Paul Ryan’s courageous budget is a challenge not only to Democrats to get our collapsing fiscal house in order but also to nervous Republicans.
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These massive tax hikes, if allowed to take effect, would decimate the economy and capital markets — as even many Democrats recognize. It is no surprise that congressional Democrats have been nearly silent in reaction to the Obama budget, reminiscent of the Senate’s 97-0 rejection of the president’s last budget proposal.
The goal of the Ryan budget is to put the nation on a path to reducing our federal deficit and national debt. Over the next decade, it cuts spending by more than $5 trillion compared to Obama’s budget, and offers more than $3 trillion in lower aggregate deficits.
CBO scoring of the Ryan budget “estimates that this budget will balance and begin to produce annual surpluses by 2040, and will start paying down the national debt after that.” It also reduces the share of GDP spent on Medicare, Medicaid, and discretionary spending versus current law. Since the CBO uses “static modeling,” which ignores the pro-growth aspects of reducing taxes and regulation as well as the growth-stifling impact of Obama’s many tax hikes, the beneficial impact of the Ryan budget will likely be greater — and sooner — than CBO estimates.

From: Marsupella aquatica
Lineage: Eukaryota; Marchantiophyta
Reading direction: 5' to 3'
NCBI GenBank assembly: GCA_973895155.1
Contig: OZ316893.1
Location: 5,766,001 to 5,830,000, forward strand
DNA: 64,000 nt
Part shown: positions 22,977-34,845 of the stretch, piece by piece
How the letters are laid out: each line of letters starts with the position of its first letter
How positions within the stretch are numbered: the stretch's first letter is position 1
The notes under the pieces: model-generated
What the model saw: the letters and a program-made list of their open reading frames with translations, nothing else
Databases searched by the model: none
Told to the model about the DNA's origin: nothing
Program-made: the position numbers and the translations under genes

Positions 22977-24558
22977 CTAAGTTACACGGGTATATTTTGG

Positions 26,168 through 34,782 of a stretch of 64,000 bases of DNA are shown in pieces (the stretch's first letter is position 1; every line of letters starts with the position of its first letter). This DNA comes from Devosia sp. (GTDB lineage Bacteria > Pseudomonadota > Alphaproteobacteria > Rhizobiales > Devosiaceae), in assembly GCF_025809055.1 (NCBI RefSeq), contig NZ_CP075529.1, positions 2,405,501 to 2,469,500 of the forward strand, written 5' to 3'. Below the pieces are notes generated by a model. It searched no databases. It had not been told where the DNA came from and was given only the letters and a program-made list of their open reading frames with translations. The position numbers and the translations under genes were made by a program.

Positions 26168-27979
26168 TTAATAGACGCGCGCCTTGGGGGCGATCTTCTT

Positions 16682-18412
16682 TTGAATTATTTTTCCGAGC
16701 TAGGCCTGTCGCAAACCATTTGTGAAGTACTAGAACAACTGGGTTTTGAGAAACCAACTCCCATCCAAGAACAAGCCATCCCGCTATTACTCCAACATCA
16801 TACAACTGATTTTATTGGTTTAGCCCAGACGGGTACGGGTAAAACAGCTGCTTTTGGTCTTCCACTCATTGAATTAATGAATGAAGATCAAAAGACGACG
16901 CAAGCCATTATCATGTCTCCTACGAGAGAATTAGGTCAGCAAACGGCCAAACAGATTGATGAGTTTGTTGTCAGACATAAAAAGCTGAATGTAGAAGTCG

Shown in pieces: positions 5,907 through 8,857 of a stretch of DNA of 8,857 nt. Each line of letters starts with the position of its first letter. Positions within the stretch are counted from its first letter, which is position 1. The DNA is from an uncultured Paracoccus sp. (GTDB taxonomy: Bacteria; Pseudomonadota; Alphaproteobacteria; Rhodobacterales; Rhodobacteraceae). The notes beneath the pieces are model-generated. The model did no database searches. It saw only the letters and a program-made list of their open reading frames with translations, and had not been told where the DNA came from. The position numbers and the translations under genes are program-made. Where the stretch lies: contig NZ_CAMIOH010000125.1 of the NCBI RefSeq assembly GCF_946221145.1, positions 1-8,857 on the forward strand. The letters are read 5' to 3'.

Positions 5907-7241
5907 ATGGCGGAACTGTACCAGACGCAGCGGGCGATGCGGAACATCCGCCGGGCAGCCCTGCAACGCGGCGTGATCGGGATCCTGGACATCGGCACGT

According to the House Budget Committee, the Obama budget is a “path to a debt-fueled economic crisis and permanent decline,” with our massive debt (now 100% of GDP) “having real effects today” including injecting uncertainty about “the government’s unsustainable future” into the economy. The Committee also notes “clear evidence that stimulus spending did not achieve its promised results” because “it contributed to deficits soaring above $1 trillion a year.”
On our current path and under its extension in the Obama budget, it is a matter of when, not if, we have a financial crisis in the country. This would harm households, business, and government revenue, leading to “painful fiscal adjustments” as we’ve recently seen implemented of Greece, with more to come across Europe’s social welfare states.